Difference Between All Purpose Flour & Pancake Mix

Written by tiffany ameh
  • Share
  • Tweet
  • Share
  • Pin
  • Email
Difference Between All Purpose Flour & Pancake Mix
Learn how to make your own pankcake mix at h (Image by Flickr.com, courtesy of Nina)

Pancake mix and all-purpose flour remain two staples in the American kitchen. Though the two look the same appearance-wise, they aren't necessarily the same thing.

Other People Are Reading

What's the Difference?

Though flour remains the main ingredient in most pancake mixes, flour itself is just finely-ground grain. All-purpose flour comes from wheat.

What is All-Purpose Flour?

All-purpose flour comes from wheat. Like the name suggests, use this flour for all cooking and baking needs such as pancakes, breads and sauces.

How is All-Purpose Flour Different?

"All purpose" means that it has neither a high nor low level of protein. High protein bread flour usages include making yeast-risen products. Low protein cake flour is suitable for lighter baking, such as cakes and biscuits. AP flour is right in the middle, thanks to the combination of high-protein and low-protein wheat that it's made with.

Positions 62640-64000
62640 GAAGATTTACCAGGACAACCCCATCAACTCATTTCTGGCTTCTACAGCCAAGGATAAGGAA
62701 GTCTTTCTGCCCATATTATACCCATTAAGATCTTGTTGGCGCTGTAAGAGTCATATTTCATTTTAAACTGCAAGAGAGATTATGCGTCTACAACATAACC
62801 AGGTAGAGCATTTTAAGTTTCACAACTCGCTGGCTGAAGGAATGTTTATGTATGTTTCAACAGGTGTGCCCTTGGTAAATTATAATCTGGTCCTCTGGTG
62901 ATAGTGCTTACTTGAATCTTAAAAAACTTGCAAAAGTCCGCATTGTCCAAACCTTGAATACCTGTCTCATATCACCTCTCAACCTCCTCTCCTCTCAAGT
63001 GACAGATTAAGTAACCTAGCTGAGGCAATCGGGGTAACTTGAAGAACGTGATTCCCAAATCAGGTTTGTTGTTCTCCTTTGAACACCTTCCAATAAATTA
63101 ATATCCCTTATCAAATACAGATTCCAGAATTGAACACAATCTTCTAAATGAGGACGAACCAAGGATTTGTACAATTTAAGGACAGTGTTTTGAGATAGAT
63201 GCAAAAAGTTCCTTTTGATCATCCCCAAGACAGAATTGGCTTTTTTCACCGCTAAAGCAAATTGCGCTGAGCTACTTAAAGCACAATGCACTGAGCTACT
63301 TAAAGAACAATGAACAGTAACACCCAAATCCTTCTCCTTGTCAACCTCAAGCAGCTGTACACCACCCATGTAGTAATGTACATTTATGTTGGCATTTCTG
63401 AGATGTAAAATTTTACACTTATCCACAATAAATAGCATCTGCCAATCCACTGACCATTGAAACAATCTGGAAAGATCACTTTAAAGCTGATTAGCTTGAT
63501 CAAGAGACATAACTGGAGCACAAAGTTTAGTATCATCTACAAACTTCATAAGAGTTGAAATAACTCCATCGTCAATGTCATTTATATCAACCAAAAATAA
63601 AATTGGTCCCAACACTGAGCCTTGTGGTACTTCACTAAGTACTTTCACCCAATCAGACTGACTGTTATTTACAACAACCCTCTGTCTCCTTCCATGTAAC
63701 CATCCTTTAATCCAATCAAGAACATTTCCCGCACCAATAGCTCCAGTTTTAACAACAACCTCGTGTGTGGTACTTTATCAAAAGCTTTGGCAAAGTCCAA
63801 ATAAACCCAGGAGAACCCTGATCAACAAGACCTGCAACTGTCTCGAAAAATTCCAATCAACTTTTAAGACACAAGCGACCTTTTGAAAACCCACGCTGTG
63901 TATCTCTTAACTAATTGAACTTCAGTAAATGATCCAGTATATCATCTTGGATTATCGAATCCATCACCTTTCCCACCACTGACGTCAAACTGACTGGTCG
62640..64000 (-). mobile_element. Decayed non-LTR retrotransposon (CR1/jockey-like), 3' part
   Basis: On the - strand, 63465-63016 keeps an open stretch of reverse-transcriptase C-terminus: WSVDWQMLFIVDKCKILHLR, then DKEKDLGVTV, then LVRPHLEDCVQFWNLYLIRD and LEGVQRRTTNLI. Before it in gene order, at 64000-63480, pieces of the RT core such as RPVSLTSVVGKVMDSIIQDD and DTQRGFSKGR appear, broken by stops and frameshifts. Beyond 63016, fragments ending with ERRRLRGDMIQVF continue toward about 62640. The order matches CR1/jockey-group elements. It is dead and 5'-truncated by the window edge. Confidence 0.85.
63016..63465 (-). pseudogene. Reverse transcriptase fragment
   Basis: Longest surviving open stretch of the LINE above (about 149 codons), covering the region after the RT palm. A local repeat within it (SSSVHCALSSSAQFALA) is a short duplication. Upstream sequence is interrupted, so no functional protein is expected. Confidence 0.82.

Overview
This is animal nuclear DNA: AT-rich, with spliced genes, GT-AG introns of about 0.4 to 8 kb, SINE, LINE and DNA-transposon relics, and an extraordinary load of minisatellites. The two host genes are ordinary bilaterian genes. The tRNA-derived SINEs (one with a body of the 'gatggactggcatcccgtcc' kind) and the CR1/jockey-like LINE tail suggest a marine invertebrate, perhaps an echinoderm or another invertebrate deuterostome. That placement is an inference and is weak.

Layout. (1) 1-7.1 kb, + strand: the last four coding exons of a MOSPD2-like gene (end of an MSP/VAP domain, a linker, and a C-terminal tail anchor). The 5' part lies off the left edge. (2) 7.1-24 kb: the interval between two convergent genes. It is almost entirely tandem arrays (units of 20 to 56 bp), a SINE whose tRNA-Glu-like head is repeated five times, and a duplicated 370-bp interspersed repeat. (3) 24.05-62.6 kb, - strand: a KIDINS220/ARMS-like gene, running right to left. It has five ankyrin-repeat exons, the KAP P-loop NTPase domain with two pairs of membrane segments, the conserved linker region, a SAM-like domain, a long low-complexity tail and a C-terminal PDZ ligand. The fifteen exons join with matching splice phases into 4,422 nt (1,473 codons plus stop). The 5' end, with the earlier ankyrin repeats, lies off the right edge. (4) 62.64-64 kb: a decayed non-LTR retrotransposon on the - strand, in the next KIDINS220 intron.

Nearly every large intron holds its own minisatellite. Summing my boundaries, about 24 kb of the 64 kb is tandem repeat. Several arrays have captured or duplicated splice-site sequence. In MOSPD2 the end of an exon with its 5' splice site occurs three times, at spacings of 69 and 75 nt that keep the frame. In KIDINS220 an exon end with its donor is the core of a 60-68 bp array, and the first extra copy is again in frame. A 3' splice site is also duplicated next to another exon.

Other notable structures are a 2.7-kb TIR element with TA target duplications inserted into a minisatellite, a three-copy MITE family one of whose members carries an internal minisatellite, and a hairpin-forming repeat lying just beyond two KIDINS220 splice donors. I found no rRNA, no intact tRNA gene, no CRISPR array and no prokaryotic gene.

What is Pancake Mix?

Pancake mix is flour with other ingredients mixed in. Some commercial pancake mixes contain powdered eggs and powdered milk, while others only contain flour and rising agents and require the consumer to add wet ingredients.

Making Your Own Pancake Mix

Instead of purchasing pancake mix, try making some at home. Just add together 4 cups of flour, 1/3 cup of shortening, 1/3 cup of powdered milk, 1/3 cup of brown sugar, 1 teaspoon of baking powder and a pinch of salt. Mix these together well and mash the lumps of shortening with a fork until the mixture looks like cornmeal. When you're ready to cook, mix in one egg and enough water to suit your taste.

Don't Miss

Filter:
  • All types
  • Articles
  • Slideshows
  • Videos
Sort:
  • Most relevant
  • Most popular
  • Most recent

No articles available

No slideshows available

No videos available

By using the eHow.co.uk site, you consent to the use of cookies. For more information, please see our Cookie policy.